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ESHG: New Variant Analyses by Broad Institute Enhance Rare Disease Diagnostics

GLASGOW – Analyzing exome copy number variants (CNVs) and mitochondrial DNA (mtDNA) variants in existing sequencing datasets can help boost diagnostic yield for rare diseases, according to two new studies by researchers from the Broad Institute.

In a talk on Monday here at the European Society of Human Genetics (ESHG) annual meeting, Gabrielle Lemire, a medical geneticist at the Broad Institute and Boston Children's Hospital, presented results from a study that demonstrated the diagnostic utility of exome CNV analysis for unsolved cases.

Her team analyzed 22,825 exomes from a cohort of 6,678 families with various disease phenotypes, most related to neurodevelopmental disorders. The exome data was originally generated by the Broad’s Center for Mendelian Genomics (CMG), a member of the NIH-funded Genomics Research to Elucidate the Genetics of Rare Diseases (GREGoR) consortium. Since its inception in 2016, the center has sequenced the exomes of thousands of families with suspected genetic diseases, Lemire said.

The researchers applied GATK-gCNV, a bioinformatics tool developed by the Broad, to call CNVs in the exome datasets. After that, each family’s CNV profile was analyzed using Seqr, an open-source, web-based variant search platform also developed by the Broad.

So far, the analysis has helped solve 171 previously undiagnosed cases, translating to an additional 2.5 percent solve rate in the study cohort, Lemire said. The identified CNVs consisted of 140 deletions, 3 insertions, 15 duplications, and 13 complex structural variants (SVs), involving 165 known and six novel genes. The estimated CNV sizes in the solved cases ranged from 292 bases to 80 Mb, with most falling within 1 kb and 100 kb.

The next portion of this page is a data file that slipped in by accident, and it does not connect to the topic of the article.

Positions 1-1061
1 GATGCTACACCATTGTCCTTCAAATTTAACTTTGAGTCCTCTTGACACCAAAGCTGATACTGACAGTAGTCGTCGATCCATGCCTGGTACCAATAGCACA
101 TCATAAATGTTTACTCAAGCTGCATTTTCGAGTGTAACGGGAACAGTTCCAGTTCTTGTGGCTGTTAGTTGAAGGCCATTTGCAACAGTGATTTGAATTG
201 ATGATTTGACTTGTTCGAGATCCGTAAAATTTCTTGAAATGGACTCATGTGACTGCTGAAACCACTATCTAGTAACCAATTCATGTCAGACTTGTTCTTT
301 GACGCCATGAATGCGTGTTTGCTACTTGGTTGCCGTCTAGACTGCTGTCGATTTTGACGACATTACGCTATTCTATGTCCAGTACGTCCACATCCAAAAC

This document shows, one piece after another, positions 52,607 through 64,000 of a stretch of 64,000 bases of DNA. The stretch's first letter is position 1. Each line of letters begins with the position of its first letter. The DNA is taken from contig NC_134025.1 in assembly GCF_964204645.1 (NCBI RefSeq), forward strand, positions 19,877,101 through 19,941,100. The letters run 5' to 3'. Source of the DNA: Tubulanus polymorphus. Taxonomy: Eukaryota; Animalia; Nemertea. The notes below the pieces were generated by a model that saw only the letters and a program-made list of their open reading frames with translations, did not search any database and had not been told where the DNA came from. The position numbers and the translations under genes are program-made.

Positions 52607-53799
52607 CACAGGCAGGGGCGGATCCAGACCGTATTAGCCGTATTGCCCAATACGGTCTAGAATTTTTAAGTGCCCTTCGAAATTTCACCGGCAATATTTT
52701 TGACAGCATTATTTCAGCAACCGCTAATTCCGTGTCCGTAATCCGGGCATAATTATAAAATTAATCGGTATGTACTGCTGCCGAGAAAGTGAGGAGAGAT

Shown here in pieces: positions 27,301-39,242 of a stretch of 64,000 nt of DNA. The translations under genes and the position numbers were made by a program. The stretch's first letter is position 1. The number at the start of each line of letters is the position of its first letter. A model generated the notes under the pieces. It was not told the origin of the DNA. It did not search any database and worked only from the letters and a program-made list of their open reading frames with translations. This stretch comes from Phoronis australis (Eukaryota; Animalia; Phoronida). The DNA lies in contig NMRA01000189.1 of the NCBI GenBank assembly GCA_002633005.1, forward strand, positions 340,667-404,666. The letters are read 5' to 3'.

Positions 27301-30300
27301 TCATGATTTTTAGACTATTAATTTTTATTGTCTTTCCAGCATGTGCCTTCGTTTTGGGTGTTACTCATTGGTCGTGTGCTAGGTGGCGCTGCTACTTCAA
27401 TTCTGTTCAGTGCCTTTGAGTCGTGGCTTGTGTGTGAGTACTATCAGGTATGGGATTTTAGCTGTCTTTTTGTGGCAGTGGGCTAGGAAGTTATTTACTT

"In conclusion, CNV analysis from existing exome data increases the solve rate for individuals that remain undiagnosed after standard testing approaches," Lemire said.

Besides exome CNVs, data from the Broad CMG also revealed the benefits of mitochondrial DNA (mtDNA) variant analysis for improving rare disease diagnostic yield.

In a separate conference talk on Saturday, Sarah Stenton, a researcher from the Broad, presented results from a study also funded by the GREGoR consortium that investigated mtDNA variants using datasets from 9,253 individuals, or 5,042 families, most with unsolved diseases.

Stenton and her team called single nucleotide variants (SNVs), small indels, and large deletions with at least a 1 percent heteroplasmy level (HL) from exome, genome, and RNA-sequencing data, overcoming technical challenges posed by mtDNA such as its circular genome, heteroplasmy, and mitochondrial-nuclear DNA misalignment. While most of the data in the study were from exome sequencing, she said, "a smaller amount" came from genome sequencing, and about 250 samples underwent RNA sequencing.

After variant calling, the researchers carried out four analyses. They included identifying pathogenic and likely pathogenic variants previously reported in the human mitochondrial genome database (MITOMAP) and in ClinVar, large deletion analysis, and novel variant detection, as well as outlier profiling.

Overall, the researchers discovered pathogenic or likely pathogenic variants from MITOMAP or ClinVar in over 220 samples, a significantly higher rate than in the gnomAD reference population. In addition, they identified one large deletion case in the cohort and prioritized 193 novel variants, 10 of which were considered "high priority."

Based on the definite, probable, and possible diagnoses made, Stenton said, the diagnostic yield increased by about 0.5 percent across the entire cohort, which came at "minimal added cost" — approximately $.10 to $.20 per sample.

"The most promising end note here is that we did provide a potential diagnosis, if not a definite diagnosis, to 19 previously unsolved families," Stenton said.